I’ve been asked recently what the theme for Christmas this year is. Over the last few years we have knitted sheep, nativity scenes, given away angels and followed the star. All engaging ways of communicating the birth of Christ with our local communities and having lots of fun along the way. But this year I ran out of knitted ideas. Instead I have decided to go back to basics.
I am pleased to report that theme for Christmas this year is Jesus. Not stars, shepherds, Kings, angels or Mary, but God himself, the star of the show. Emmanuel, God with us. Jesus, God incarnate.
Incarnate – the origin of the word is Late Middle English: from ecclesiastical Latin incarnat- ‘made flesh’, from the verb incarnare, from in- ‘into’ + caro, carn- ‘flesh’. Jesus, God made flesh. Fully God, fully human. God choosing to intervene in his creation in a humble, transforming way. Choosing to live with us, to dwell among us, to show us first-hand what it means to live God’s way and to know exactly what it means to be human. Not staying remote and inaccessible but choosing to be with us in all the lows and highs of life.
Incarnation is a challenging concept. Why would God choose to send his son as a vulnerable human baby, born of humble parents in difficult circumstances? Almost as soon as he is born his life is threatened by human power and authority, forcing the holy family to flee as refugees to Egypt. God’s son seems to be afforded no special protection. His life is as vulnerable as any other. Yet also as precious.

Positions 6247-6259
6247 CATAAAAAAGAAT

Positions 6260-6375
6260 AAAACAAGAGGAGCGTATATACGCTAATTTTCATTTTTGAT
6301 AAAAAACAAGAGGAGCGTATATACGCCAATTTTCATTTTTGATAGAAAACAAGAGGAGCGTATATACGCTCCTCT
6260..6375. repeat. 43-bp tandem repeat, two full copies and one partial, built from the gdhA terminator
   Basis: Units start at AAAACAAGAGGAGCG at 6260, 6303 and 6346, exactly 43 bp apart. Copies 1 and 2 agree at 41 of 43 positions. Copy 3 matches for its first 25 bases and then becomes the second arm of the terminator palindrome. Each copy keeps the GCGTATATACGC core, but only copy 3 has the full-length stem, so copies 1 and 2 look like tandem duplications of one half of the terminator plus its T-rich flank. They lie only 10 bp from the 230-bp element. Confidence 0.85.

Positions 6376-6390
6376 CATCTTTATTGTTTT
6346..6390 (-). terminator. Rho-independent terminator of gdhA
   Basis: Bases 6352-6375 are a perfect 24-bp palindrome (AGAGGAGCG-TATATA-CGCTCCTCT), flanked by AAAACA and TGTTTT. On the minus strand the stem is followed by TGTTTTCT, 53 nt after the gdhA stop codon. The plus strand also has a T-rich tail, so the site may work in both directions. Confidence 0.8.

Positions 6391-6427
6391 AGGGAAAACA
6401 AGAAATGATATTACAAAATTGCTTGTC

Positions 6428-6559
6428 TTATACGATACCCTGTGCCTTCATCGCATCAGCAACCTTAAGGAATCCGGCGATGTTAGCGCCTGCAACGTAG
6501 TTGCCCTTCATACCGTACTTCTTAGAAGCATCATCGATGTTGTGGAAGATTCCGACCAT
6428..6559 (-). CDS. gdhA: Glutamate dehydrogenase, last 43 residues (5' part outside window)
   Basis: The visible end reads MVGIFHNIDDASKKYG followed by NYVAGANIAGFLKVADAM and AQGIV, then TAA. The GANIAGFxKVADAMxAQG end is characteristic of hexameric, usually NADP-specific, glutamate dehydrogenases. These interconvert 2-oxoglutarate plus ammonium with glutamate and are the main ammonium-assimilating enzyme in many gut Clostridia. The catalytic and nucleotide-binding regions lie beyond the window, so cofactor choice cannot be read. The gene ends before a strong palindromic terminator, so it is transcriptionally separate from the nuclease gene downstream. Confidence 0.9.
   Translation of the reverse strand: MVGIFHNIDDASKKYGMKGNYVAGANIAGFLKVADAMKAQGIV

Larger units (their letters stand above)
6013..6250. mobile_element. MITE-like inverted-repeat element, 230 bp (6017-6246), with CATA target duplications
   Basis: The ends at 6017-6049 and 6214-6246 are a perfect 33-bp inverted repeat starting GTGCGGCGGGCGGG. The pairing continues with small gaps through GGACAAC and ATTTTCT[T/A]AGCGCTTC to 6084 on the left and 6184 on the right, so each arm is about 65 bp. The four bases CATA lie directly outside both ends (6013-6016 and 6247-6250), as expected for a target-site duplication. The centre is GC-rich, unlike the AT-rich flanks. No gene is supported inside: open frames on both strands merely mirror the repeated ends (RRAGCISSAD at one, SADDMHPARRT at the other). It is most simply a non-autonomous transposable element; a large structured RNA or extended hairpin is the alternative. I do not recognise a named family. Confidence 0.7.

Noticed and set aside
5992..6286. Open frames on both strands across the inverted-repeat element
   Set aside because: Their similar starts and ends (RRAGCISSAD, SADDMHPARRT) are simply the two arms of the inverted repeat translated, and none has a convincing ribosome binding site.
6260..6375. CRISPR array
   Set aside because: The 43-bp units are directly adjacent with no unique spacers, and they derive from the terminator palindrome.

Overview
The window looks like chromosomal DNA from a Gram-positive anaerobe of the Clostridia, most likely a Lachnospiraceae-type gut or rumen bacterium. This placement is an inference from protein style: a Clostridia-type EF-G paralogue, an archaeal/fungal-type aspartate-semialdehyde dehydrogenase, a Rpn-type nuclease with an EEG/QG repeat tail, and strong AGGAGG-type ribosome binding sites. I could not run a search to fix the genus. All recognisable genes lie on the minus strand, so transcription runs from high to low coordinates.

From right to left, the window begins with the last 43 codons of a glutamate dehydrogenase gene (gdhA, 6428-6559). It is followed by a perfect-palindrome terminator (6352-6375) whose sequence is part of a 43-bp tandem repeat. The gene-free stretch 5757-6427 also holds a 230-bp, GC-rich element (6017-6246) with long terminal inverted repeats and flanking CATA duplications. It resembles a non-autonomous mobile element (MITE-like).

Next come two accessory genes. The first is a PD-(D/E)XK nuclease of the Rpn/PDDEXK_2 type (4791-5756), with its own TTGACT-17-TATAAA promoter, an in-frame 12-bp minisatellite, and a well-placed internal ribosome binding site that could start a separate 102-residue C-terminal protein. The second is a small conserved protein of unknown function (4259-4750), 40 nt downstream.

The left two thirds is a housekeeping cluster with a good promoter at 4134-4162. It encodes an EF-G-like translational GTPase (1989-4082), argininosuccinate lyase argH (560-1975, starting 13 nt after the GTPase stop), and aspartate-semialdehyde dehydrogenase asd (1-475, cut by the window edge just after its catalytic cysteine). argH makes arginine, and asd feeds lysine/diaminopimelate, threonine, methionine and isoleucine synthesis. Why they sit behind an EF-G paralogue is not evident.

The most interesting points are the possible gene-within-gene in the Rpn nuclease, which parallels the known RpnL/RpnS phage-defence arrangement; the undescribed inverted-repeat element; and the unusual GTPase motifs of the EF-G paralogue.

The incarnation is a demonstration of God’s love. His love for all creation is shown by sending his Son as redeemer. Jesus shows us how to live in humble, life transforming ways. He teaches us in his words and actions how to love God and love our neighbours as ourselves. His life, death and resurrection challenges human power and authority and reveals God’s way of love as triumphant. He comes to save us.
“For God so loved the world that he gave his only Son, so that everyone who believes in him may not perish but may have eternal life.” John 3:16 NRSV
You are deeply, deeply loved.
On this night of the year, a voice is speaking – can we hear it?
‘I know the cares and the anxious thoughts of your hearts.
I know the hard time you often give yourselves.
I know the hopes and ambitions that you have for yourselves and for others.
I know your doubts too – even while you seek to express your belief.
On this night I want to find a way of saying to you:
You are deeply, deeply loved,
Just as you are,
Forgiven, loved and challenged to be
he very best you can be.
So I am speaking to you in the only way I know how –
from a stable,
In a child born into poverty,
soon to grow into maturity,
born to show you,
in a human life,
the love of God.’
John Harvey, Candles and Conifers, Wild Goose Publications